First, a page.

Philippine army finds $2.2 million abandoned by Marawi rebels

This article is more than 12 months old

MARAWI Philippine troops found bundles of banknotes and cheques worth about S$2.2 million abandoned by militants holed up in the southern city of Marawi, a discovery the military said yesterday was proof that the fighters were pulling back.

Fighters linked to the Islamic State in Iraq and Syria (ISIS) have been cornered in a built-up sliver of the southern lakeside town after two weeks of intense combat.

The military said it had retaken several buildings.

In one house, it found a vault loaded with stacks of money worth 52.2 million Philippine pesos and cheques made out for cash worth 27 million Philippine pesos.

"The recovery of the... cash indicates that they are running because the government troops are pressing in and focusing on destroying them," Marine Major Rowan Rimas said in the town.

Mr Jo-Ar Herrera, a military spokesman, said the discovery of the stash of banknotes and cheques was evidence that the militants had links to international terrorist groups.

However, he added that an investigation was needed to establish the facts.

It is possible that the money came from a bank that was raided on the first day of the siege.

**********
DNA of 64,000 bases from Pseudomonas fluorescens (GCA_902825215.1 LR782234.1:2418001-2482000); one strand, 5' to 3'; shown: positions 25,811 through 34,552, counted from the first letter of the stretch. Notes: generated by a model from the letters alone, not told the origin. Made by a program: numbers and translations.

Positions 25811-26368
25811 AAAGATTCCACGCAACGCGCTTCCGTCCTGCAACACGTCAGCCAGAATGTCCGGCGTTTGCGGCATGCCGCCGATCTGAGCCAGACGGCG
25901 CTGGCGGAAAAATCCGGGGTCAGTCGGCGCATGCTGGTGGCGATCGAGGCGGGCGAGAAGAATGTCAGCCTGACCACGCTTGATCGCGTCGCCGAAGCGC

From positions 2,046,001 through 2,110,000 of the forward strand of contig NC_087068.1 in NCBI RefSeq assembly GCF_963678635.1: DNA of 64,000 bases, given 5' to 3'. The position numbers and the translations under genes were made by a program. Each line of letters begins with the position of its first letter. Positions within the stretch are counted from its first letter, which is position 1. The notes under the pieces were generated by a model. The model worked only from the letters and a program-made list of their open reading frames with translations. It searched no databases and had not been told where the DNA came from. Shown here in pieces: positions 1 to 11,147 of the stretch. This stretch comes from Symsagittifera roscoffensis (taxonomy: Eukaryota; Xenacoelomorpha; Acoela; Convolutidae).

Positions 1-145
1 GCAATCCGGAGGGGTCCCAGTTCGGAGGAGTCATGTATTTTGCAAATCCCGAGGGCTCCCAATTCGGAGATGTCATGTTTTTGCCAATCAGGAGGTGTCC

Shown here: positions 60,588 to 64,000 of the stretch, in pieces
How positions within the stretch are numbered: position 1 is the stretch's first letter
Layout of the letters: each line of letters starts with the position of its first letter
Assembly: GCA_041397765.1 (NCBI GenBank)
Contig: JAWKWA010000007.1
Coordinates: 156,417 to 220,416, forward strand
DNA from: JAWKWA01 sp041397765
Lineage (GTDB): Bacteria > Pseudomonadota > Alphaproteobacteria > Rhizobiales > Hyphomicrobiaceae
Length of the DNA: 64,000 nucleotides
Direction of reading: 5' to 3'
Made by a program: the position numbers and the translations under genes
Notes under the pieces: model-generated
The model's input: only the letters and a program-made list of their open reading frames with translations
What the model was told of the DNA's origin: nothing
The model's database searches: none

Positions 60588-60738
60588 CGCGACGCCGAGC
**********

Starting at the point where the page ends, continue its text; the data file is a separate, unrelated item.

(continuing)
Mr Herrera had told Reuters last week that a branch of Landbank had been attacked and he had heard that one of its vaults was opened.

The battle for Marawi has raised concerns that ISIS is building a regional base on the Philippine island of Mindanao.

Officials said that among the hundreds of militants who seized the city on May 23, there were about 40 foreigners from countries including Indonesia, Malaysia, India, Saudi Arabia, Morocco and Chechnya.

The fighters prepared for a long siege, stockpiling arms and food in tunnels, basements, mosques and madrasas, military officials said.

The Philippines is largely Christian, but Marawi City is overwhelmingly Muslim.

Progress in the military campaign has been slow because hundreds of civilians are still trapped or being held hostage in the town, officials have said.

"In a few days... we will be able to clear Marawi," armed forces chief of staff General Eduardo Ano said in an interview.

He said an estimated 100 Maute militants were holding out, and the military was checking on a report that one of its founding leaders, Omar Maute, had been killed in an air strike. - REUTERS